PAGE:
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The Seed of Mindfulness

Merlin's Mindful Eating and Keeping Weight Off reminded me of the best tool I've found for prompting mindfulness in virtually any situation.

It's the Powerseed, and while it is marketed primarily for weight loss, it turns out to be a useful reminder/timer for virtually any activity where mindfulness is important. It's a sleek, battery-powered pod about as big as the end of your thumb. It offers both visual and audible cues, and operates in a couple of different coaching modes. The basic idea is that it is a discreet coach that prompts you to "check-in" with yourself. It signals both short and long regular intervals, which are useful for being aware of time passing, as well as performing different routines are each mark.

I've had mine for sometime time now, long enough that I had to figure out how to change the battery. According to the product's website, it's not currently available, but my understanding is that the inventor is updating the 'seed with battery and other improvements so perhaps it will be back soon.

Another approach you might consider is computer-dependent, but more flexible. I also use Red Sweater Software's FlexTime as a handy tool for regular-interval cueing. See Merlin's early peek at it for more detail, and from a slightly different perspective.

Either way, tuning-in is a Good Thing.

Powerseed's picture

Powerseed System

grey...thanks for your thoughtful post. I, too, would have rolled my eyes in skepticism if I had not actually used the Powerseed or fully understood its methods of use.

I also agree 100% with your statement that people overeat because the don't pay attention to the food they consume (nor, I would add, do most of us consciously monitor our body's hunger/satiety feedback WHILE we eat).

The whole purpose of the 30-second repeating reminder signal is to bring our wandering minds back to the food and the process of eating and to provide a period of time to really savor each bite. Slowing the pace of eating is also helpful, secondarily, as it permits added time for the physiological processes of satiety to build. The second, five-minute mindfulness reminder refocuses the attention to assess the state of hunger and satiety. When no hunger can be detected, you can confidently quit eating in the knowledge that in 15 more minutes you will feel comfortably full. It is simply impossible for most of us to maintain this level of awareness on our own.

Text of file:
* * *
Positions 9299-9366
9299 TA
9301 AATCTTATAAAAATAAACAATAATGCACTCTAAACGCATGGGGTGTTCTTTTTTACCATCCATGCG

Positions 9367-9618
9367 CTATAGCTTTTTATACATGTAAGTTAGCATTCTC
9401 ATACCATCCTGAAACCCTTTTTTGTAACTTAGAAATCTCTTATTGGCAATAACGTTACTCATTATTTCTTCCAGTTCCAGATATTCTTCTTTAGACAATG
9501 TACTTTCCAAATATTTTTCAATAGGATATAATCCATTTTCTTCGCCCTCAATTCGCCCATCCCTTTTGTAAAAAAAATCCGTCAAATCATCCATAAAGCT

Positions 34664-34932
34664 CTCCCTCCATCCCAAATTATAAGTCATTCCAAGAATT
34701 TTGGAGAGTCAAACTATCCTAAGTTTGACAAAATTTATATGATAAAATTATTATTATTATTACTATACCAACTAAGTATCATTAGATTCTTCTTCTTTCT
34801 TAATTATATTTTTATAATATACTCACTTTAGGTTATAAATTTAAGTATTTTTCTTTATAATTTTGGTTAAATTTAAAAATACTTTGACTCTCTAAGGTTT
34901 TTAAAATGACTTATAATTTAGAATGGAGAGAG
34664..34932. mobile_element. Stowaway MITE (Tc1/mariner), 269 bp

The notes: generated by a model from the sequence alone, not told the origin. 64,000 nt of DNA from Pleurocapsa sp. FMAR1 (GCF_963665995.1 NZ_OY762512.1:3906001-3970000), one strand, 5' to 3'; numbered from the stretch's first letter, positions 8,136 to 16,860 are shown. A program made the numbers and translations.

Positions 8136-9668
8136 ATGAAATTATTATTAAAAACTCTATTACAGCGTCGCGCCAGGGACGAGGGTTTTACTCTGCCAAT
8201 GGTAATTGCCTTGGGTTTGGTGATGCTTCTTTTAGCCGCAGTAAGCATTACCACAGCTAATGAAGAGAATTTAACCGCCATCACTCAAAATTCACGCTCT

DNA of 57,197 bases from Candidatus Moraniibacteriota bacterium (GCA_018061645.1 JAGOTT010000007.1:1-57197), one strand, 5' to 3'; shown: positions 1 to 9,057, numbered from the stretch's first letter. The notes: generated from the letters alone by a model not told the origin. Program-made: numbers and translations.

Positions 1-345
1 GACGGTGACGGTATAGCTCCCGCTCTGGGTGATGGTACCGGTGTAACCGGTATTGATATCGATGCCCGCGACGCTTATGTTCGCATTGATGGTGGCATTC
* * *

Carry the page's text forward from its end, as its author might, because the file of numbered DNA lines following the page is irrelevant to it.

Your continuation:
Using this attention-focusing device can seem awkward at first because the reminders interrupt the impulsive momentum of initial hunger and appetite and bring the mind back to the food. Before long, though, the 30-second rhythm becomes much more natural and you can easily pick up the signal in the periphery of your vision without "constant anticipation".

To be sure, not everyone has the mindfulness intentions or the patience to support this practice. Positive results can't be expected if a user impatiently views the reminder cue as a dictatorial STOP light rather than a "GO AHEAD and REALLY ENJOY YOUR FOOD" signal. Like most everything else in life, our intentions are ultimately controlling.

You are correct that gadgets in this world imply a quick and easy fix without effort. The Powerseed is not one of those gadgets! It is simply a tool to help a person who wants to learn and implement new mindfulness skills to improve their life experience.

Mindfulness is not attained by a simple decision or by assuming a responsibility. It is, as you say, a practice that aspires to living in the present moment. Many "devices" such as the repetitive breathe in meditation, or Thich Nhat Hanh’s bell of mindfulness, are used as tools to continually bring the mind back to a state of presence. That's also the purpose of the Powerseed.




An Oblique Strategy:
Honor thy error as a hidden intention


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